Jed Myers’s Watching the Perseids is the 2013 Sacramento Poetry Center Press Book Manuscript Award winner.
Jed Myers is the author of another collection of poems, The Nameless (Finishing Line Press, 2014). He won the 2012 Mary C. Mohr Editors’ Award offered by Southern Indiana Review, and received the 2013 Literal Latte Poetry Award. His poems have appeared in Prairie Schooner, Nimrod International Journal, Crab Orchard Review, Atlanta Review, Crab Creek Review, and elsewhere.
Myers grew up in Philadelphia. He studied poetry at Tufts University, then studied medicine, and migrated to Seattle, where he’s raised three children and is a psychiatrist with a therapy practice. The events of September 11, 2001 compelled him to engage more fully in the arts. A musician as well, he seeks ways to bring poetry and music together, and hosts the long-running open-mic cabaret NorthEndForum in Seattle’s Ravenna neighborhood.
Praise for Watching the Perseids:
In Watching the Perseids, poet Jed Myers chronicles the decline and death of his elderly father from a brain tumor. Memory, language, emotional control, all are eventually surrendered. Somehow, this is not a grim collection—it’s a book of gratitude and a remarkable meditation on an admirable, gifted man shaped by his century and its sometimes tragic confinements, his heritage, his marriage, his dutiful nature; it’s a deeply affecting book of love between father and son; and it’s a thrilling love song to memory itself. Jed Myers undertakes the most difficult of subjects with compassion, clarity, restraint, and great beauty.
—Kathleen Flenniken, author of Plume and 2012-14 Washington State Poet Laureate
This insightful, incisive, and deeply loving portrait of a father is stunningly rich in detail, and profound in its depth. I am astonished at how well these poems play their wide range of emotional chords.
—James Bertolino, author of Ravenous Bliss: New and Selected Love Poems
From Watching the Perseids:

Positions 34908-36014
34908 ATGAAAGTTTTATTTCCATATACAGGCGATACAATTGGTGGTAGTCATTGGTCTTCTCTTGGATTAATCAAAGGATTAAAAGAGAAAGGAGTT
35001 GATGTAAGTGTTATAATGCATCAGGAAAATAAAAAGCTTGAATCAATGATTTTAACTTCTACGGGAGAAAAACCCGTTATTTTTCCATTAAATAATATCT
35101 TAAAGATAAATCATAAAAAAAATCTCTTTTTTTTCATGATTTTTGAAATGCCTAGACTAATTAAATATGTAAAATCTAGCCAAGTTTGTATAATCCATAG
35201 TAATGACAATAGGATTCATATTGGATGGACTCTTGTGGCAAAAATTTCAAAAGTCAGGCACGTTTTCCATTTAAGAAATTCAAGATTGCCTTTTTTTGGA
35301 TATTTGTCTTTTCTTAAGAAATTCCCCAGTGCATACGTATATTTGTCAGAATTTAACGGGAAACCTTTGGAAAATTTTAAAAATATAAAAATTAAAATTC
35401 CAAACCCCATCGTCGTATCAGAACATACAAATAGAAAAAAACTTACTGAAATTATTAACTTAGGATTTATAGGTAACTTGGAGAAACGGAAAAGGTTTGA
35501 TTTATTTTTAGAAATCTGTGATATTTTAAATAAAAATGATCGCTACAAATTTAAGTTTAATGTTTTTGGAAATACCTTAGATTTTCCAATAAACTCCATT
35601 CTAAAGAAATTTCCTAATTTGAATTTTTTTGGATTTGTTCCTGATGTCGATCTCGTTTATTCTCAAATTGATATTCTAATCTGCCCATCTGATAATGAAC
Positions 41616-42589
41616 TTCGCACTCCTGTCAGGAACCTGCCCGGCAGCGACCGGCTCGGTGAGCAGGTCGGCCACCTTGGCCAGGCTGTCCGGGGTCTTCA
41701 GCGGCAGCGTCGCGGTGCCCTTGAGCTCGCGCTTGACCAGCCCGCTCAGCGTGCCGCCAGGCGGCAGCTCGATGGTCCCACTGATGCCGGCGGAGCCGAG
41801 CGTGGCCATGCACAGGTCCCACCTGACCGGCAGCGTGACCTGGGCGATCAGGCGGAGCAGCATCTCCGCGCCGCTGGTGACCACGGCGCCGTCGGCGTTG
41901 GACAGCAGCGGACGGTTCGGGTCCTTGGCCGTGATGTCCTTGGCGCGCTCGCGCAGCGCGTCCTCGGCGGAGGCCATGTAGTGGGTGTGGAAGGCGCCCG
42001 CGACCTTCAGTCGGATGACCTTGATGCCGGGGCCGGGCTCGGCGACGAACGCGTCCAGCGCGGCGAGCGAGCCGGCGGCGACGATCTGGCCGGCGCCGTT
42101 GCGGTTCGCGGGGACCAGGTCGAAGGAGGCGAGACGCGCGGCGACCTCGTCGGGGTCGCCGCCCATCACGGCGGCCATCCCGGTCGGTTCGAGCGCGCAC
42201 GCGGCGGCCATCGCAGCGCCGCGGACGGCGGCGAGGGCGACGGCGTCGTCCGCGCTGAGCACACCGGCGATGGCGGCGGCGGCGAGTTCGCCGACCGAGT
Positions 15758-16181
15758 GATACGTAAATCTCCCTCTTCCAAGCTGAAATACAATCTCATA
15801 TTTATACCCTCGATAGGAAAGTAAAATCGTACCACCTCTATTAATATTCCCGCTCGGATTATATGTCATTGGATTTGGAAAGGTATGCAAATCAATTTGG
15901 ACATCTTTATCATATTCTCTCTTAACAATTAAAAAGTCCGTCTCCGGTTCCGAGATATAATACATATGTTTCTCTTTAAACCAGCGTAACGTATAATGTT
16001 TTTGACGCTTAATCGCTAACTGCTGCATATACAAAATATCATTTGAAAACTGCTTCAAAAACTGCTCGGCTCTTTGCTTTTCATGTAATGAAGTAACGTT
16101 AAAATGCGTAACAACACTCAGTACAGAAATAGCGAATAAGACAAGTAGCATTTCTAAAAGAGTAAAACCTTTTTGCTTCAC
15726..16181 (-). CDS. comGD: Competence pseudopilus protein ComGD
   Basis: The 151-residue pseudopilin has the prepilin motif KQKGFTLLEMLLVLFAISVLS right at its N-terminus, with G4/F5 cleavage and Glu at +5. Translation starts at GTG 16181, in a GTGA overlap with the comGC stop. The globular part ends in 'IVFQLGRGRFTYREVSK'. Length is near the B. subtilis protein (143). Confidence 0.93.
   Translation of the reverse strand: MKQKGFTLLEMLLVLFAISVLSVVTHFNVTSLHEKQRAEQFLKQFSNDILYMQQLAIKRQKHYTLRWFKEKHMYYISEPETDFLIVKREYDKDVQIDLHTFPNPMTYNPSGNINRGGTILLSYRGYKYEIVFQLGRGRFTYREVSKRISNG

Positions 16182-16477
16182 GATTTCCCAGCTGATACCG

The Atoms in the Cancer
On the left side of my father’s brain,
in the core of the glioblastoma,
the cells reproduce so fast
they crowd, press, get crushed like grapes,
and create a pool, a necrotic gemisch,
in which, yet, every atom remains
pristine—electrons in faithful orbit,
nucleons tireless in their quantum
vibrancy, mesons ecstatic
in their quiverings—just like each atom
in the intricate neuron lattice
on the right side that lets Dad think
What’s this trouble saying November?
Every atom equally happy,
none in the least impaired,
whether it lives in the chaotic nation
of new decay or in the elegant
strands of the opposite hemisphere.
These tiny immortal pirates! They
dance in and out of reckless alliances—
we are their shipwrecks. They couldn’t
care—they’d be glad in the jaws
of ants on a monument-studded hillside.
Our atoms, I imagine, will shimmer
as joyfully in the void between planets
as in the murderous density of Earth’s
core. The atoms in the cancer
liquefying once-conscious terrain
on the left side of my father’s brain—
they’d be thrilled to join in composing
mushroom spores drawing moisture
from the ground in the shade of an oak
on that slope overlooking the river, or
to take part in the blackness of crows’
feathers flapping in the oak’s limbs.
And those atoms won’t mind being torn
to plasma in the hearts of stars.
You can also order here:
Sacramento Poetry Center
1719 25th Street
Sacramento, CA 95816